Start-up spotlight: Book open appointment times with MyTime

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Booking appointments is one of life’s pesky hassles. Your favorite restaurant never seems to pick up the phone and doesn’t use OpenTable, your massage therapist prefers calls but your hair stylist prefers texts, your yoga studio uses its own online scheduler. By the time you finally get through to someone, the appointment time you want isn’t even available.

Start-up MyTime, which officially launched Thursday in Los Angeles only, is eliminating those various channels by consolidating appointments onto one site. Half a million available appointments for several thousand small businesses -- including nail salons, auto shops, dentists, doctors, pet groomers, spas and pilates studios -- are already on MyTime.

“As far as I know, there hasn’t been an Amazon-style superstore where you can conveniently see all the appointments you need,” founder and Chief Executive Ethan Anderson said.


MyTime integrates into scheduling systems that small businesses use, such as Google Calendar, Microsoft Outlook, Apple iCal, Mind Body and BookFresh.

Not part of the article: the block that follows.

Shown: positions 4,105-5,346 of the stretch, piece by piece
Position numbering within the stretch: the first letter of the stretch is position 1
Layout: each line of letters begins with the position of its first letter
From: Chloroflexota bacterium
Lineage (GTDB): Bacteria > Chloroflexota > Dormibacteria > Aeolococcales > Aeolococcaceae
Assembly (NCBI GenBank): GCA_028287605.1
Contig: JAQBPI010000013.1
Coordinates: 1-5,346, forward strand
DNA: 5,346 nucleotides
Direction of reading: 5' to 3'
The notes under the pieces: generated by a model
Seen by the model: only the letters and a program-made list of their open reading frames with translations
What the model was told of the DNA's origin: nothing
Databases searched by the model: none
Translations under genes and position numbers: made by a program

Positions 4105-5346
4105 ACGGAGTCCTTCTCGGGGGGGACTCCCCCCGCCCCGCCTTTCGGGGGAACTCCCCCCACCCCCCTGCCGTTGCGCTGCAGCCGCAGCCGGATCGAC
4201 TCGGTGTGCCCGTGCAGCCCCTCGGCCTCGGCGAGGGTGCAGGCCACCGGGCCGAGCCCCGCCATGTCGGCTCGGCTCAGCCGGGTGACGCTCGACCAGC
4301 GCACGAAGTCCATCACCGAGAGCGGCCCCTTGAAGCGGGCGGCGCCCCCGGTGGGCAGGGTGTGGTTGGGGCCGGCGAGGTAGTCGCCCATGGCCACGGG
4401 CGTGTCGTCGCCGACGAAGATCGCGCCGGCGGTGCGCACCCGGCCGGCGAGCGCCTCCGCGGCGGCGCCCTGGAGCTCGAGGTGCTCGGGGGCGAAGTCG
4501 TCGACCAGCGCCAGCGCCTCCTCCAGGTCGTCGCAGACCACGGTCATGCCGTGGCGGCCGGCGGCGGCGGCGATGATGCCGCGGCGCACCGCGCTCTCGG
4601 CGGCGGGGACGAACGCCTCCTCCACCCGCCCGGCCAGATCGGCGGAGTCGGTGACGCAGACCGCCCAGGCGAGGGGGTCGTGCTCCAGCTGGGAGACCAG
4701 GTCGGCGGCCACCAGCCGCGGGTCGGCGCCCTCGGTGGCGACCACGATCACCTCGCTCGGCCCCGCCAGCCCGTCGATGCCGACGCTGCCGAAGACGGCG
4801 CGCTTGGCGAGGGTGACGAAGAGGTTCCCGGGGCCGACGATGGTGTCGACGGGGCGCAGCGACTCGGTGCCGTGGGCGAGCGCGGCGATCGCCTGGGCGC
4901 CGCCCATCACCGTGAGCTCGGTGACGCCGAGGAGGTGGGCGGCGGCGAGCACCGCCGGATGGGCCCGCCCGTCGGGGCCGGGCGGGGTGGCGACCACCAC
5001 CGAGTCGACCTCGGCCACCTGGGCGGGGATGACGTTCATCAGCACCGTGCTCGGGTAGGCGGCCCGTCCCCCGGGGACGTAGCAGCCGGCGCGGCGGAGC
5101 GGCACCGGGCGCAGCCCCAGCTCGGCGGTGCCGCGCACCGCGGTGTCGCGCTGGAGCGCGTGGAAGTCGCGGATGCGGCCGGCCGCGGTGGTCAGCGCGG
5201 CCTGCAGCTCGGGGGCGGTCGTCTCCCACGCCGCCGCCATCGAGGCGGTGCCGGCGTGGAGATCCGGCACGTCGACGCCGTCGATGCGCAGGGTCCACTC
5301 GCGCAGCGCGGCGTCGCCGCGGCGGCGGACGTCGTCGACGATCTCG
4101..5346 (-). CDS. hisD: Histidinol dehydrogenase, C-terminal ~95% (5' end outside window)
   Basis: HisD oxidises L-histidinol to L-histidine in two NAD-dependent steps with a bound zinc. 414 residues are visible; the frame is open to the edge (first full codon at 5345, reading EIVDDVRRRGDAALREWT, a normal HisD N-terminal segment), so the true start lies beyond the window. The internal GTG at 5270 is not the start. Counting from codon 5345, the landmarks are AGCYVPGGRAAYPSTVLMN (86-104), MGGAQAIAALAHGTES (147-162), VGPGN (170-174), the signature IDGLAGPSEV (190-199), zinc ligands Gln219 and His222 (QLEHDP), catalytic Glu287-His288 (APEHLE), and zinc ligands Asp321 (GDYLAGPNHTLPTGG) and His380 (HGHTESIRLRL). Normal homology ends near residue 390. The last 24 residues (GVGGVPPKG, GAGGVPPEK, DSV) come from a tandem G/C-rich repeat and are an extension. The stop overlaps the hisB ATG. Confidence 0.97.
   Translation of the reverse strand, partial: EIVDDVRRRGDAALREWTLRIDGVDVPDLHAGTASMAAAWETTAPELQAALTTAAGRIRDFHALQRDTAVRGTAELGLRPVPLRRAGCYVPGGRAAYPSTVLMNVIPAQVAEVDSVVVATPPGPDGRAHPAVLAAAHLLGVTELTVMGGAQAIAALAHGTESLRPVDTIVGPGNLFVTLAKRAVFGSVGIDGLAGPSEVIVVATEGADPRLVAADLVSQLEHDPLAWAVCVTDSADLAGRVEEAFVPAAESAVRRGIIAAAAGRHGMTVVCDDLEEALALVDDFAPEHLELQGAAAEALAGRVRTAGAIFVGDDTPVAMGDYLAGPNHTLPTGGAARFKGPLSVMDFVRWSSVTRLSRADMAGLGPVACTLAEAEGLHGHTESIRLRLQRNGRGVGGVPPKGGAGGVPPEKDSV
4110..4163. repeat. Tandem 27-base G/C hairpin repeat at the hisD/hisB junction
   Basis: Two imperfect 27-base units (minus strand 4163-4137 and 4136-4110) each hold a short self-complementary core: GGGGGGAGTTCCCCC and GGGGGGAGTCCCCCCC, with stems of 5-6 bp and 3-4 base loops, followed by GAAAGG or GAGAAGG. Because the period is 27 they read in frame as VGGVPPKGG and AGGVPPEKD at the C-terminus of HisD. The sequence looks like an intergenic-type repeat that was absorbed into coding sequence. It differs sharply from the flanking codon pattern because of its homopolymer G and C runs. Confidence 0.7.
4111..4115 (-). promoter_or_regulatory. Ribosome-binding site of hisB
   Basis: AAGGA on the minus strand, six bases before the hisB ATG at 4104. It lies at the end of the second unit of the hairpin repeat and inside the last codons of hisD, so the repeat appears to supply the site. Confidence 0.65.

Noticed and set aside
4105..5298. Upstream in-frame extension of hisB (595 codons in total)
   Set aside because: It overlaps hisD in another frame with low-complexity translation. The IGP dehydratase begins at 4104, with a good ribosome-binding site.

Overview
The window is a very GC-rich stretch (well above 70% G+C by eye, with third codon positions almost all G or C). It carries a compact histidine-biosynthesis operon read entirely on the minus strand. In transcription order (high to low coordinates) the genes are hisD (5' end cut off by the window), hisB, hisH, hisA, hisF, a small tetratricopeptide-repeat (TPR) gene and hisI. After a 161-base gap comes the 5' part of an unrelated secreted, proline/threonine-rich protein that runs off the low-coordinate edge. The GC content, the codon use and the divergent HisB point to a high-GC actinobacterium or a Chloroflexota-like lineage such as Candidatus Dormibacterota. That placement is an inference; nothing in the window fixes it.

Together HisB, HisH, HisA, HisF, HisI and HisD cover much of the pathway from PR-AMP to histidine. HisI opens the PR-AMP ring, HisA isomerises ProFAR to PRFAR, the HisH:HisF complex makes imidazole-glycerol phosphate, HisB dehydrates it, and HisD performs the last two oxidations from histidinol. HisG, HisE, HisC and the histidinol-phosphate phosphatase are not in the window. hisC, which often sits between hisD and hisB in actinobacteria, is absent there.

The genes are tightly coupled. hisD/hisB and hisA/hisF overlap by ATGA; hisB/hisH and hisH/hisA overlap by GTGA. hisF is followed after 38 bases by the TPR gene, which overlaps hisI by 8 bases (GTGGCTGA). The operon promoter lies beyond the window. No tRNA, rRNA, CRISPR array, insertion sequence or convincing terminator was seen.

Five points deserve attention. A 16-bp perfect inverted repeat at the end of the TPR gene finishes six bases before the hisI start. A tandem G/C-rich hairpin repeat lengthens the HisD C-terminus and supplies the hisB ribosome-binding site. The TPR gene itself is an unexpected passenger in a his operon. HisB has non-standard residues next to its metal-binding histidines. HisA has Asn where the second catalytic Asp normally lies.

Users can search for and book appointment times as well as pay for their services directly on the site. There’s also a deals aspect: Services with available appointments during off-peak times can be purchased for a discount.

Anderson -- who also co-founded Redbeacon, which was acquired by Home Depot last year -- said every business on MyTime has been vetted and has received high ratings from independent services such as Yelp and CitySearch. He said the company would offer a full refund if a user was unhappy with any aspect of a service purchased on MyTime.

Businesses can join MyTime and list their appointments for free. When an appointment is booked and a service is paid for, the start-up passes along the full amount to the business.

The exception is when a company chooses to promote its appointment times; when that happens, MyTime will advertise that company through channels such as Facebook and Google. If a promoted appointment time is booked, MyTime takes a 40% cut of the cost of the service.

The site is free for users to join and use. No mobile app is available yet, although Anderson said the company would like to develop one in the future.


MyTime announced a $3-million seed round led by Mark Suster of GRP Partners. Other investors include Dave McClure of 500 Startups and Brian Lee of ShoeDazzle and the Honest Co.

The company is based in San Francisco and has 15 employees.


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